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  1. Karen Briggs,
  2. Marc Philippon,
  3. Christiano Trinidade,
  4. Maglione Daniela
  1. Steadman Philippon Research Institute, Vail, USA


    Background Cartilage defect in the hip can progress to osteoarthritis. It is unclear if certain sports put an individual at increased risk of cartilage injury.

    Objective The purpose of this study was to determine the prevalence of chondral defects in the an active population of recreational and elite athletes that underwent hip arthroscopy for femoroacetabular impingment (FAI).

    Design Comparative cohort.

    Setting Clinical recreational to elite athletes.

    Patients (or Participants) 1037 (769 recreational/amateur and 268 professional athletes)patients between 18 to 50 years old. The exclusion criteria included joint space of 2 mm or less, patients over the age of 50 and nonactive individuals.

    Interventions (or Assessment of Risk Factors) Independent variable was presence of cartilage damage in the hip.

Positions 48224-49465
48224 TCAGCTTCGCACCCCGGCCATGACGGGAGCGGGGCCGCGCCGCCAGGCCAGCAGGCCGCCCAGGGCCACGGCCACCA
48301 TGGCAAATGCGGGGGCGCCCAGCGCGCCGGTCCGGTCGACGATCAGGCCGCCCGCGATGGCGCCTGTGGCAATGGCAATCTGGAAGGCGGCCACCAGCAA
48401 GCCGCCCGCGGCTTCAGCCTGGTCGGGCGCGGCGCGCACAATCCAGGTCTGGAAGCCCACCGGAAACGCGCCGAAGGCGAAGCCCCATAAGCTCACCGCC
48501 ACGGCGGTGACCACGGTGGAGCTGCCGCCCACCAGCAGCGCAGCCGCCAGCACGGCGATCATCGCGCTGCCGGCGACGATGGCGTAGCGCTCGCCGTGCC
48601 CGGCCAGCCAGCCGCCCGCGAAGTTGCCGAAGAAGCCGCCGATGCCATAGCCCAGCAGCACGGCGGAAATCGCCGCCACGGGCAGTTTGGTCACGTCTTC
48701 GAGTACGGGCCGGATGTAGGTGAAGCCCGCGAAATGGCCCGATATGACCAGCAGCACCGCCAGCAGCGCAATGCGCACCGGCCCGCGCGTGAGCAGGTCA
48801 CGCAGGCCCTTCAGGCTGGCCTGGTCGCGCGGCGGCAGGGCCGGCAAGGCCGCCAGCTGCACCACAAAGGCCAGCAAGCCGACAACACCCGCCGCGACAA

Main Outcome Measurements Type of Sports: Rotational sports; Repetitive non weightbearing; Running sports; Snow sports; Soccer; Football; Hockey; Dance.

    Results Chondral defects were seen in 822 of 1037 hips. In professional athletes, 86% had a chondral defect and in recreational 77% had a chondral defect (p=0.002). Grade III/IV defects were seen in 476 of 1037 hips. In professional athletes, 50% had grade III/IV defects and 45% in recreational athletes (p=0.155).The prevalence of chondral defects was different by sport for both amateur (p=<0.001) and professional athletes (p=0.001). Grade 3 or 4 defects in professionals were most commonly see in soccer, football and hockey. Grade 3 or 4 defects in recreational/amateur athletes were most commonly seen in football, hockey and skiing. Significant differences between pro and recreational athletes was seen in hockey, rotational sports and running.

    Conclusions Prevalence was different between sports and level of athletes. Sports involving contact, such as football, soccer, hockey, had higher risk of more severe defects (grade III / IV), as was snow sports with falls at high speed and sports involving repetitive rotation movements leading to high forces crossing the joint.

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